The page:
Teenage girls from Allegany County and the surrounding areas won’t have to pay a cent to look like a million bucks this prom season, thanks to Alfred State’s Project Prom Dress Extravaganza.
Held from 11 a.m. to 3 p.m. Saturday, April 11, at the Pioneer Center on the Alfred campus, the event allows attendees to select from hundreds of new or lightly used prom dresses and take one home without any cost. People may also make donations that day, including dresses, shoes, and gear.
Founded by Kayla Franchina, of Gerry, who graduated in 2014 with a degree in human services management, Project Prom Dress focuses on collecting donated prom dresses, accessories, and cash donations for underprivileged teenage women.
Alfred State wishes to thank its amazing donors for this year’s event: Elegance Bridals and Formals, of Canisteo; Belle Ruche Bridal Boutique, of Olean; Jessica Dugo, of Geneseo; JBK Bridal and Prom, of Horseheads; Bonjulies Main Street Bride, of Horseheads; Bella You, of Rochester; and One Enchanted Evening, of Fairport.
For more information, contact Alyshia Zurlick, assistant director of the Office of Student Engagement, at ZurlickAM@alfredstate.edu.
Caption: Pictured is Olivia Ciesla, president of Delta Chi Omega, which runs the Project Prom Dress Extravaganza every year, along with the Emerging Pioneer Leadership Program Gold Group.
The Alfred State New Horizons Forum continues its 2014-2015 season with a special event on the upcoming Alfred village elections.
The “Meet the Candidates” forum will be offered to the entire Alfred community on Thursday, Feb. 26, from 5:30-7:30 p.m. in room 215 of the School of Engineering Technologies Building. Campus signage and volunteers will direct the public to the nearest parking areas.
Forum Director SUNY Distinguished Service Professor Emeritus Joe Flynn has recently invited participation from Alfred village mayoral candidates Justin Grigg and Jason Rodd, and trustee candidates Peter McClain, Kory Schick, Thomas McDowell, and Nick Ferraro. The forum letter specifies that the program will consist of two information sessions followed by a reception.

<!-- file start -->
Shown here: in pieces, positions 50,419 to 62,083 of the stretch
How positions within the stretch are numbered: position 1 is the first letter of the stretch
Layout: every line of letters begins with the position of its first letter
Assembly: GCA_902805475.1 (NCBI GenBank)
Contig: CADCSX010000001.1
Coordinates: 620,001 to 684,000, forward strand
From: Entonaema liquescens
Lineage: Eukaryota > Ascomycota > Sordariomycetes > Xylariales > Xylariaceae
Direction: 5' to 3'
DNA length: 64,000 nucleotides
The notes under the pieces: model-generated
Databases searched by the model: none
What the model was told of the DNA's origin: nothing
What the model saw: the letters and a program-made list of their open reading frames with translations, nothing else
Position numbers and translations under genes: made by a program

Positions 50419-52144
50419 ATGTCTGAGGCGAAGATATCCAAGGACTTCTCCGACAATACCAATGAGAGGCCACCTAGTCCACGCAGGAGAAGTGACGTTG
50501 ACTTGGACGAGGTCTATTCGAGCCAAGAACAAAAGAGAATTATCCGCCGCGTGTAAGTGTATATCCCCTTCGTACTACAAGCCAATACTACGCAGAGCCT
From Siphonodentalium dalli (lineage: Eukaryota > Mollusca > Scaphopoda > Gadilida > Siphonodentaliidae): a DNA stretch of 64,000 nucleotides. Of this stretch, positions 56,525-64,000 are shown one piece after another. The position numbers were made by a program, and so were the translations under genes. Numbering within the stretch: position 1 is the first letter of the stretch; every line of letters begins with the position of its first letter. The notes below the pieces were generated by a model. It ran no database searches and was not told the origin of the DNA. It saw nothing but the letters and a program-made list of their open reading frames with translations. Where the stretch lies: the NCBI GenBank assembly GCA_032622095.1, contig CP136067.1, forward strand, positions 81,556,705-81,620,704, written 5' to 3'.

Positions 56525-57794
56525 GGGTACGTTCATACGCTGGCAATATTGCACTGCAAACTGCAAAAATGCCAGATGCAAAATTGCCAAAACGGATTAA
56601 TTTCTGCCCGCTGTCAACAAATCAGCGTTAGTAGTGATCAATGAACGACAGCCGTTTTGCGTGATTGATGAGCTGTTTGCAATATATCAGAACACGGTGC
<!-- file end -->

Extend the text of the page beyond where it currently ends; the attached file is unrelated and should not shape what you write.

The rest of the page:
Session I is for the four trustee candidates. Doors will close at the start of each session.
The format rules provide equal speaking time for each candidate. The session starts with opening statements, followed by brief candidate responses to written questions from the audience. The questions are to be directed to the office being sought, not an individual candidate.
Session I will close with two-minute closing statements, for a total running time of under 45 minutes. After a short intermission, Session II for the two mayoral candidates will be governed by similar format rules with opening statements of six minutes, responses to written questions, and closing statements of four minutes. Session II is timed to end in under 45 minutes.
With candidate concurrence, the entire event will be broadcast over WETD and recorded.
A community reception with the candidates will follow in the gallery area outside SET 215. An information table for signed campaign and voter education materials will be available.
The New Horizons Forum, sponsored by the School of Arts and Sciences, showcases current scholarly, creative, and public service work by faculty, students, professional staff, and invited guests. It is guided by a campus-wide team of advisers who represent lead faculty, administrators, professional staff of the three academic schools, student affairs, and student government.
Key goals of the forum include practical efforts to encourage active learning outside the classroom, community service, and to sponsor activities that will enrich the intellectual life of the institution.
This “Meet the Candidates” forum is a joint effort of New Horizons, the Office of Civic Engagement, Student Civic Engagement Advocates, the Department of Social and Behavioral Sciences, and many individual volunteers.
Several members of the Alfred State family were honored for their service to others Thursday at the Alfred Village Hall during the fifth annual Celebration of Service Ceremony.
Each year, two honorees, one student and one faculty or staff member, receives a Spirit of Service Award, which recognizes and celebrates those in the Greater Alfred community who demonstrate a strong commitment to serving others. The award is intended to honor people who are actively living out the principles Martin Luther King Jr. stood for, including equality, social justice, community, and service.